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Portfolio Management for Insurers and Pension Funds and COVID-19: Targeting Volatility for Equity, Balanced and Target-Date Funds with Leverage Constraints

Presented at the IPRA Special Session on Pensions and COVID-19: The Global Experience

Portfolio Management for Insurers and Pension Funds and COVID-19: Targeting Volatility for Equity, Balanced and Target-Date Funds with Leverage Constraints

Speaker: Professor Michael Sherris (CEPAR and UNSW Business School)

Abstract: Insurers and pension funds face the challenges of historically low interest rates and volatility in equity markets, that have been accentuated due to the COVID-19 pandemic. Recent advances in equity portfolio management with a target volatility have been shown to deliver improved on average risk adjusted return, after transaction costs. This paper studies these targeted volatility portfolios in applications to equity, balanced and target-date funds with varying constraints on leverage. Conservative leverage constraints are particularly relevant to pension funds and insurance companies, with more aggressive leverage levels appropriate for alternative investments. We show substantial improvements in fund performance for differing leverage levels, with the return per unit of risk relatively constant with respect to the leverage constraints. Of most interest to insurers and pensions funds, we find that the highest return per unit of risk is in targeted volatility balanced portfolios with equity and bond allocations. Furthermore, we demonstrate the outperformance of targeted volatility portfolios during the COVID-19 pandemic.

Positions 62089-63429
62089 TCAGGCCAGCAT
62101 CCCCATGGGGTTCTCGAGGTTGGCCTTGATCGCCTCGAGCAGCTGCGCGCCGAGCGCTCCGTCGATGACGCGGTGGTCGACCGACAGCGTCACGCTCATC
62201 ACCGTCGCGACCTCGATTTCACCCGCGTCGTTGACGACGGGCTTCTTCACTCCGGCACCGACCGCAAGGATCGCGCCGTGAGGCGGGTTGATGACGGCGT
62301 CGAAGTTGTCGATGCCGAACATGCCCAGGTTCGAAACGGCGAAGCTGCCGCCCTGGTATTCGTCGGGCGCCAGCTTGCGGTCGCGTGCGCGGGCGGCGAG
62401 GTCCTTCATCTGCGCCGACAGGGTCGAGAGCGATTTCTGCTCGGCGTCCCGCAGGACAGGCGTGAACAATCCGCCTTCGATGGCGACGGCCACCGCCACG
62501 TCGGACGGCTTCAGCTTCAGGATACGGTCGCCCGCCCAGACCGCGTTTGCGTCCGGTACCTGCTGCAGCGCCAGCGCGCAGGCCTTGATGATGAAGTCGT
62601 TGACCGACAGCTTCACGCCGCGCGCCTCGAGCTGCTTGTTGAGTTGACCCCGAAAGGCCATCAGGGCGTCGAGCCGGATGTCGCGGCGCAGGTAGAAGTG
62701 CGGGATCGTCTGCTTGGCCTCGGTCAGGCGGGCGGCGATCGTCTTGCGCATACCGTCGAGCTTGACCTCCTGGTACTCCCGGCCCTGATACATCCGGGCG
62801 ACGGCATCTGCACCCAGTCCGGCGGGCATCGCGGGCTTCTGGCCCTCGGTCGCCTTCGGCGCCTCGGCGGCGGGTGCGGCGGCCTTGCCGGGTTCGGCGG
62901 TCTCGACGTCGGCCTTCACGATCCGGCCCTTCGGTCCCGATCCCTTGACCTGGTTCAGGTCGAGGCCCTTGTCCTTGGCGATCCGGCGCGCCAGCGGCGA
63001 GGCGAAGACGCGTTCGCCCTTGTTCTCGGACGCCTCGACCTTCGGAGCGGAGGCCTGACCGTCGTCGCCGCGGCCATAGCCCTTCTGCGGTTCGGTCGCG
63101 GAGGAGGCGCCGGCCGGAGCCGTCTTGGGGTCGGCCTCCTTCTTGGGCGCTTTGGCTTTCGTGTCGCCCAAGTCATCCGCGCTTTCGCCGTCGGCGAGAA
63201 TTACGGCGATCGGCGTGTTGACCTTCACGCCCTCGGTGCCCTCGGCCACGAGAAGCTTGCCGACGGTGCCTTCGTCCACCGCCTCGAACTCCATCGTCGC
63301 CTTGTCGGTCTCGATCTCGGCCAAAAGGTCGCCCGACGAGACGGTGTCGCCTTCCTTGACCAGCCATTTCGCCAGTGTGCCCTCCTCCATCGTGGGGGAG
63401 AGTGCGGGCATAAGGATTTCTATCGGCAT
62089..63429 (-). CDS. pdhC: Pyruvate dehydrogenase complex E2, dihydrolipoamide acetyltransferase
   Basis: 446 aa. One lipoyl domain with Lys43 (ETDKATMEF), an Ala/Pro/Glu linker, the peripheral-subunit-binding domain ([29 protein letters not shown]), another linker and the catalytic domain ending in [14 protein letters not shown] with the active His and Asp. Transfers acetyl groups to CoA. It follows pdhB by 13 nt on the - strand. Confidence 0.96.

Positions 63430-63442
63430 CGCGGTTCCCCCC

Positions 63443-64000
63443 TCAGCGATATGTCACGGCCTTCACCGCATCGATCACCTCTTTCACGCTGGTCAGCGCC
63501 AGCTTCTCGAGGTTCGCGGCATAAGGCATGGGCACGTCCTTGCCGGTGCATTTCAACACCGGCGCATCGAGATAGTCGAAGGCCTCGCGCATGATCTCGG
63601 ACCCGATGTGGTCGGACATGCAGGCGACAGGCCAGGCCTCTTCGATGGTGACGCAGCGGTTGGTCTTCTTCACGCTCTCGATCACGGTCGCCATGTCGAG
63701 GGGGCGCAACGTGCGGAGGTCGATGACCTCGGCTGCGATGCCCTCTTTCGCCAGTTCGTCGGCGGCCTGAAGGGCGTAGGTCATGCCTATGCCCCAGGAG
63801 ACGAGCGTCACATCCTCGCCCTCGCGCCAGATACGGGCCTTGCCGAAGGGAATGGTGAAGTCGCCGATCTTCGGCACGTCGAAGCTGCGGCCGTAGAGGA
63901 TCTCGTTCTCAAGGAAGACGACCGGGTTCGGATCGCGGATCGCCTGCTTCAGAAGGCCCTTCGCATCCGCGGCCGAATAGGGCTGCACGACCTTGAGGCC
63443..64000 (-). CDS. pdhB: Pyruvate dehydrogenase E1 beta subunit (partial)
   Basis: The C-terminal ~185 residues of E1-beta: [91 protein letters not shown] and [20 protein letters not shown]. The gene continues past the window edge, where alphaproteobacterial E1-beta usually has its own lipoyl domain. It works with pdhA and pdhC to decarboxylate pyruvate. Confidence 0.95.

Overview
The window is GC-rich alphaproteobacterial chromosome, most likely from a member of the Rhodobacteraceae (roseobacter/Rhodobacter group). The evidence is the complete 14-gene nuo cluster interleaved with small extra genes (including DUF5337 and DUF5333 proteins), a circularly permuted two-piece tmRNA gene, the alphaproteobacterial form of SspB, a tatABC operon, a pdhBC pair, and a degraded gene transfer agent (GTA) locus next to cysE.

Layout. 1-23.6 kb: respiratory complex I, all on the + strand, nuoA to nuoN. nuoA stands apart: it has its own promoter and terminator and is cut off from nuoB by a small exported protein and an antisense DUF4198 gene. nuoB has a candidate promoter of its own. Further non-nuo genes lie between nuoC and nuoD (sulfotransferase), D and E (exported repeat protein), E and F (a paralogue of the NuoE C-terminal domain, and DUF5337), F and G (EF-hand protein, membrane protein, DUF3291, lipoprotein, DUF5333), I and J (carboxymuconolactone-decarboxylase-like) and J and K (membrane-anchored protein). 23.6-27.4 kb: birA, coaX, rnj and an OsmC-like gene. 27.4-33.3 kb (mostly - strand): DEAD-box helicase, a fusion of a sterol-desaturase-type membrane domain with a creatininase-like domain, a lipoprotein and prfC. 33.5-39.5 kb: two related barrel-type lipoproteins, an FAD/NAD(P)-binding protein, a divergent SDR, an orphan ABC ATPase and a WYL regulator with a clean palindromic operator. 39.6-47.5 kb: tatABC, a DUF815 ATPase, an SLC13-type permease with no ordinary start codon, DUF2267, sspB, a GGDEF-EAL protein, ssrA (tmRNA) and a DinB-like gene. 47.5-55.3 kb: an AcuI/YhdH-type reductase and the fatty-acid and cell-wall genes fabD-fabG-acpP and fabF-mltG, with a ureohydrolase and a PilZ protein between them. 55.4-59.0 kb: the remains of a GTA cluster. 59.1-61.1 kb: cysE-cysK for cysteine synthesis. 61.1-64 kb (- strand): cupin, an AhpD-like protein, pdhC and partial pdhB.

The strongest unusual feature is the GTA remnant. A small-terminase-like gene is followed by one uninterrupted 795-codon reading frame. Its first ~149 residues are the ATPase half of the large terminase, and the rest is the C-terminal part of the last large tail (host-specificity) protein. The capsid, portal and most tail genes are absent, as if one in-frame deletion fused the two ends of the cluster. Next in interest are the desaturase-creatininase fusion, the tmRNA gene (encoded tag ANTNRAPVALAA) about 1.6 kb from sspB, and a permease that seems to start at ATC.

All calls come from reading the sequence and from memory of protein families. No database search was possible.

Bio: Michael Sherris is a part time Professor in the School of Risk and Actuarial Studies having retired in 2016. His part time role concentrates on research, research student supervision and mentoring of early career researchers particularly through the ARC Centre of Excellence in Population Ageing Research where he is a Chief Investigator and Director of Industry Engagement. He was Head of Actuarial Studies at UNSW until 2010 having been appointed to UNSW in 1998 to establish the Actuarial Studies program. He is a Fellow of the Institute of Actuaries of Australia, the Institute of Actuaries (UK) and the Society of Actuaries (North America).  His research focuses on longevity, health and functional disability risk modelling, long term care insurance and longevity risk management. His research has won a number of awards including the International Actuarial Association Bob Alting von Gesau AFIR Prize, Casualty Actuarial Society (CAS) annual prize for the most valuable contribution to casualty actuarial science published in American Risk and Insurance Association (ARIA) literature, a Geneva Association/IIS Research Program Shin Research Award For Excellence, the Redington Prize of the Society of Actuaries, Best Paper prize for the North American Actuarial Journal and the H M Jackson Memorial Prize of The Institute of Actuaries of Australia. In 2007 he was awarded Australian Actuary of the Year in recognition of his contributions to actuarial research and education both internationally and within Australia.